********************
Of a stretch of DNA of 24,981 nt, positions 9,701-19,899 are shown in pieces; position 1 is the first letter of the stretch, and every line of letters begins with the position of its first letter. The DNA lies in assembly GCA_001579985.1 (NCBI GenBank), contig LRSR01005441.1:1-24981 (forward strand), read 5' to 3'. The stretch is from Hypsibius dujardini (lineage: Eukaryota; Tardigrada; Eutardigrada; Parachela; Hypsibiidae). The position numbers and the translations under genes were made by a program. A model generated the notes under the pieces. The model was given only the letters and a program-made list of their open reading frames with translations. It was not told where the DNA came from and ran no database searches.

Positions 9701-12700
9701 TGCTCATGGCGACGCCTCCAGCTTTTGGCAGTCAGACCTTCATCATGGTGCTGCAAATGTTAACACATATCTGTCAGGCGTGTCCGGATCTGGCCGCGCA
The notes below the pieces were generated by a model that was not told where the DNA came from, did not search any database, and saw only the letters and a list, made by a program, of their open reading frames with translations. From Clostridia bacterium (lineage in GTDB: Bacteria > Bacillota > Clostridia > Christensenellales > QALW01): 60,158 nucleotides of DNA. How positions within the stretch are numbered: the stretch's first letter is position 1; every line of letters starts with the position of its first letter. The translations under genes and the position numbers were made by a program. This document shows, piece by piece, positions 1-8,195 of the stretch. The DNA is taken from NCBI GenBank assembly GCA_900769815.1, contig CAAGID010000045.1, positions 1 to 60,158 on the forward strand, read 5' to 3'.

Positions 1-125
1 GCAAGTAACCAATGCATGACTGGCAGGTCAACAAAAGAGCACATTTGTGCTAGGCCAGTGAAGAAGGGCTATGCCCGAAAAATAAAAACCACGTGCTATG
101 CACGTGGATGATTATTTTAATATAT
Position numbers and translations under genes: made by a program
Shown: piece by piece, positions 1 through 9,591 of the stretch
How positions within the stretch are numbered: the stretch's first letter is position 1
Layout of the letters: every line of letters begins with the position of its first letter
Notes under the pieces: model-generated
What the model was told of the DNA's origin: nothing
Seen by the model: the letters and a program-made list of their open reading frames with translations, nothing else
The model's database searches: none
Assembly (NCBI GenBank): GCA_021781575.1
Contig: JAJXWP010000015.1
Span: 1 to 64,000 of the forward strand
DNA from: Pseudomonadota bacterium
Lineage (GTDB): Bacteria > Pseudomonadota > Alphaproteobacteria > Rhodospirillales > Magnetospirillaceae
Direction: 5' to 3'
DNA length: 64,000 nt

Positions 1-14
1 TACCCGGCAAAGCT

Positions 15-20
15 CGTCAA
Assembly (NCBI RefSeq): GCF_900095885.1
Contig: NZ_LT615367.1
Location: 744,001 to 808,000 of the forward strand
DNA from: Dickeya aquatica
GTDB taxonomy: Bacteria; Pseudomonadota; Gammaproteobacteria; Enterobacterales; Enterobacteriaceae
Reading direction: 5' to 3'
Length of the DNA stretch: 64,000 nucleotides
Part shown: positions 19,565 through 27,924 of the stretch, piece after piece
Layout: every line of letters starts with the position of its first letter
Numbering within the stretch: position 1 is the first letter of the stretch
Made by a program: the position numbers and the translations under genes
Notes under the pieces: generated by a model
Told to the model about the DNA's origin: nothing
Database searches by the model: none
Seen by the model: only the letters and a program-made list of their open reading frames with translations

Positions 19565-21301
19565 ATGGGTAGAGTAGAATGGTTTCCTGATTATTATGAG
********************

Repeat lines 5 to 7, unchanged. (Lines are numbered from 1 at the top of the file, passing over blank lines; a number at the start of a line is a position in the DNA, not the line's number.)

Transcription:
Positions 1-125
1 GCAAGTAACCAATGCATGACTGGCAGGTCAACAAAAGAGCACATTTGTGCTAGGCCAGTGAAGAAGGGCTATGCCCGAAAAATAAAAACCACGTGCTATG
101 CACGTGGATGATTATTTTAATATAT